|DNF||41||Beris Harcourt-Wood||B. Harcourt-Wood||Salmson Special||VAL||1.1||S-4||51||engine bearing|
|DNF||1||Malcolm Campbell||Captain M. Campbell||Bugatti Special||T39A||1.5||S-8||51||engine|
|DNF||34||Arthur Waite||A. Waite||Austin Special||Seven||.75||S-4||51||body support|
|DNF||43||C.M. Walther||C. Walther||Austin Special||Seven||.75||S-4||49||magneto|| |
|DNF||28||Georges Casse||A. Bovier||Salmson Special||VAL||1.1||S-4||48||engine|| |
|DNF||5||Charles Johnstone||C. W. Johnstone||Bugatti Special||T22||1.5||S-4||~45||clutch|
|DNF||17||Kaye Don||A.G. Miller||Talbot Special||3 VC Supersport||1.5||S-4||~33||rear axle|
|DNF||31||Eric Longden||E. Longden||Fiat Special||8 hp||1.0||S-4||~31||gearbox|| |
|DNF||3||Earl of Cottenham||T.G. John||Alvis Special||GP||1.5||S-8||30||suspected oil pipe|
|DNF||7||Ron Sutton||R. Sutton||Alvis Special||12/50||1.5||S-8||26||timing gears|
|DNF||10||Patrick Densham||P. Densham||Bugatti Special||T22||1.5||S-4||~25||engine fire|
|DNF||2||Maurice Harvey||T.G. John||Alvis Special||GP||1.5||S-8||22||crash on lap 23|
|DNF||39||Jack Dunfee||J. Dunfee||Salmson Special||VAL||1.1||S-4||18||engine|| |
|DNF||26||Lionel de Marmier||A. Bovier||Salmson Special||VAL||1.1||S-4||~18||slipping clutch|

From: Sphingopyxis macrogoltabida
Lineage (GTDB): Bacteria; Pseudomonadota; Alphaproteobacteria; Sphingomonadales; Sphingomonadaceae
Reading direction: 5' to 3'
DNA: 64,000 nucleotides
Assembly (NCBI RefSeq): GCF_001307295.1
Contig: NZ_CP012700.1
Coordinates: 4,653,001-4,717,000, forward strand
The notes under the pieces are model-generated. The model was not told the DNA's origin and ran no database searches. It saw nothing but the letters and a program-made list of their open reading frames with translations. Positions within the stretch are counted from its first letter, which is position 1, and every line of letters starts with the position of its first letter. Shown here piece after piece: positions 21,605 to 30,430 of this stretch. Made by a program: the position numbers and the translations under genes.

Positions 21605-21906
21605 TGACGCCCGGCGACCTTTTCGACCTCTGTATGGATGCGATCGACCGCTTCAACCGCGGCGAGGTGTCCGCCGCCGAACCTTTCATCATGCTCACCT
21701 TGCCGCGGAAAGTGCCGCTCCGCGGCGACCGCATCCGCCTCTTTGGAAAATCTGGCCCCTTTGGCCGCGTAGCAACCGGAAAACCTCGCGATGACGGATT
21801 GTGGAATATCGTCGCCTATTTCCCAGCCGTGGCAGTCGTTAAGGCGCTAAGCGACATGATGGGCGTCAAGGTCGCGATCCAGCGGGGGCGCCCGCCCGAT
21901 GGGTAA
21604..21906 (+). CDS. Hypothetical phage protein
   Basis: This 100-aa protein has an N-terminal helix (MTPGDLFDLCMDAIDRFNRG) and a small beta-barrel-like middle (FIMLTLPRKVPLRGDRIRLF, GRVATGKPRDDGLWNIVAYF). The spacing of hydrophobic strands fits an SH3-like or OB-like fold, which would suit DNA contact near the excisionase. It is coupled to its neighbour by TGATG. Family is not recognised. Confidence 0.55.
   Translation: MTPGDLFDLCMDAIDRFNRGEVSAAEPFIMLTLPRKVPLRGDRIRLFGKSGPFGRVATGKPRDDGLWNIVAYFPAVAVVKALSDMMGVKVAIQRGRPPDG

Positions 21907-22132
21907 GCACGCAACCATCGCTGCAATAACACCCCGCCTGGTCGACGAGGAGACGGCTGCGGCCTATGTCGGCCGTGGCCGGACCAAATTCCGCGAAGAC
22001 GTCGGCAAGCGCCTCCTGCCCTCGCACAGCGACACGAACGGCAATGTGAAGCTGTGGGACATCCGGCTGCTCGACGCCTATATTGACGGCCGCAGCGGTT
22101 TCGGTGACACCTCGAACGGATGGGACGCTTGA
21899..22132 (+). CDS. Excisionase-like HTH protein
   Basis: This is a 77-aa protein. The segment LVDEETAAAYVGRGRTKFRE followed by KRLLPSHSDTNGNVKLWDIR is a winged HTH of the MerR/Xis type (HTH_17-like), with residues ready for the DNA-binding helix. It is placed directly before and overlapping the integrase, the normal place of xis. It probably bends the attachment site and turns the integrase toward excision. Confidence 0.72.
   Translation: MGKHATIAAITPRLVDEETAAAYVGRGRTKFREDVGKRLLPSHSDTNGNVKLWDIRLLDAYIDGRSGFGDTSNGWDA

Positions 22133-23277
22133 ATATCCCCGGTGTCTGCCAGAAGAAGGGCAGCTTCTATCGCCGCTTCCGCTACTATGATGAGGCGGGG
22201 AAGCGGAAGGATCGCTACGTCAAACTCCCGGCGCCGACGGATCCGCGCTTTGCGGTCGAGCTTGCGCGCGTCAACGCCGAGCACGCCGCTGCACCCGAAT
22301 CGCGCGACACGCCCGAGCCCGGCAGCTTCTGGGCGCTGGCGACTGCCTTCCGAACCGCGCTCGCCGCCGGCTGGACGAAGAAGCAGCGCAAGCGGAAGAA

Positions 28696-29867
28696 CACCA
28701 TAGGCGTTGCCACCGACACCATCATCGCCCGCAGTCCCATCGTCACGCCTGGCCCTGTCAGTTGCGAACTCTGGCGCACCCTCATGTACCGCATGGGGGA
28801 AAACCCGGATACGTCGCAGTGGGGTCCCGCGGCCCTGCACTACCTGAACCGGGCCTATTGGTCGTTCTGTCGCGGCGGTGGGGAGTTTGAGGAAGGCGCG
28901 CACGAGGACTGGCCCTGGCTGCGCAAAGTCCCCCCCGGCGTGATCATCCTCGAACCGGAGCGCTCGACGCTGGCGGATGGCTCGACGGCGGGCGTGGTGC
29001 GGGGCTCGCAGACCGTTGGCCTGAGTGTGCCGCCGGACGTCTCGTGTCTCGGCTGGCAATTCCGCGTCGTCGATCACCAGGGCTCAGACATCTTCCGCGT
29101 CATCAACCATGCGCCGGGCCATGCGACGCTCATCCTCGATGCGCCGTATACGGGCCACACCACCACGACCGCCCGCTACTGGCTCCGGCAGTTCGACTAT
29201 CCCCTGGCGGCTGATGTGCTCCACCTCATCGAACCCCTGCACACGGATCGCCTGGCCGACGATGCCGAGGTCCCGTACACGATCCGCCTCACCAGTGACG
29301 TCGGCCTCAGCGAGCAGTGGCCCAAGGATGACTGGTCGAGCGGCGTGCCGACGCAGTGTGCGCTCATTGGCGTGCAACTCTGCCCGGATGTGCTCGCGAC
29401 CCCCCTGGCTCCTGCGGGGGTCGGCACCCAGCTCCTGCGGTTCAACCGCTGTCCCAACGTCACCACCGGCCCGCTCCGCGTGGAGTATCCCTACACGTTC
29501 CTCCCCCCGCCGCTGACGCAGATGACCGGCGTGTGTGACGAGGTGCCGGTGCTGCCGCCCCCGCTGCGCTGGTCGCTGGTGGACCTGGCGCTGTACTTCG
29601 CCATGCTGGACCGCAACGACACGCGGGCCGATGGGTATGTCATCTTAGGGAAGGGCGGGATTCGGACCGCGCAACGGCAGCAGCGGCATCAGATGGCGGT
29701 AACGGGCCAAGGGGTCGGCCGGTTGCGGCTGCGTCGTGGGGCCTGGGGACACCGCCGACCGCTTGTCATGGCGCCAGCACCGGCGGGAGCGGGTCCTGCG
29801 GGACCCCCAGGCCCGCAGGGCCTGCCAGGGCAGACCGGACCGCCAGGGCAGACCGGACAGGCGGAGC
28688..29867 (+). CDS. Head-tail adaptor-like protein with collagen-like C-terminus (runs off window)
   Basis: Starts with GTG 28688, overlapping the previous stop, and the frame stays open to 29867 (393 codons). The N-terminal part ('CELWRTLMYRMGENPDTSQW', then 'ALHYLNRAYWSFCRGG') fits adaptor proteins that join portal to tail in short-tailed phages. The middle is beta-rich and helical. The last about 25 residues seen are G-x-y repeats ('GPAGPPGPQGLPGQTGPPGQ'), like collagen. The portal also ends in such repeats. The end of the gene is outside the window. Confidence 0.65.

|DNF||30||Paul Dutoit||V.S. Balls||Amilcar Special||CGS s/c||1.1||S-4||~17||cardan shaft|
|DNF||19||Basil Eyston||T. Eyston||Aston Martin Special||GP Anzani||1.5||S-4||15||magneto drive|
|DNF||8||Donald Marendaz||D. Marendaz||Marendaz Special||1.5||S-4||4||oil connection|
|DNF||16||George Norris||H.E. Tatlow||Lea Francis Special||1.5||S-4||3||supercharger|
|DNF||18||George Eyston||G. Eyston||Bugatti Special||T39||1.5||S-8||2||collision|
|DNF||24||Douglas Hawkes||D. Hawkes||Eldridge Special||Anzani||1.5||S-4||0||collision|
Fastest lap: not available.|
Winner's average speed, 1500 cc Segrave: 75.56 mph (121.60 km/h).
Winner's average speed, 1100 cc: Martin: 3h01m50.0s at 66.65 mph (107.26 km/h).
Winner's average speed, 750 cc, England: 3h27m56.0s at 58.28 mph (93.792 km/h).
Weather: sunny, windy and cold.
The Brooklands time keeping was awry because individual times down to seconds were not freely available except for intermediate times at lap 37 and final times only after the finish of the race. As a result,
the progress of the race was not known exactly at any time of the race because timekeepers seemed to count only the laps of each car. It was reported that Moriceau drove the fastest laps near the end of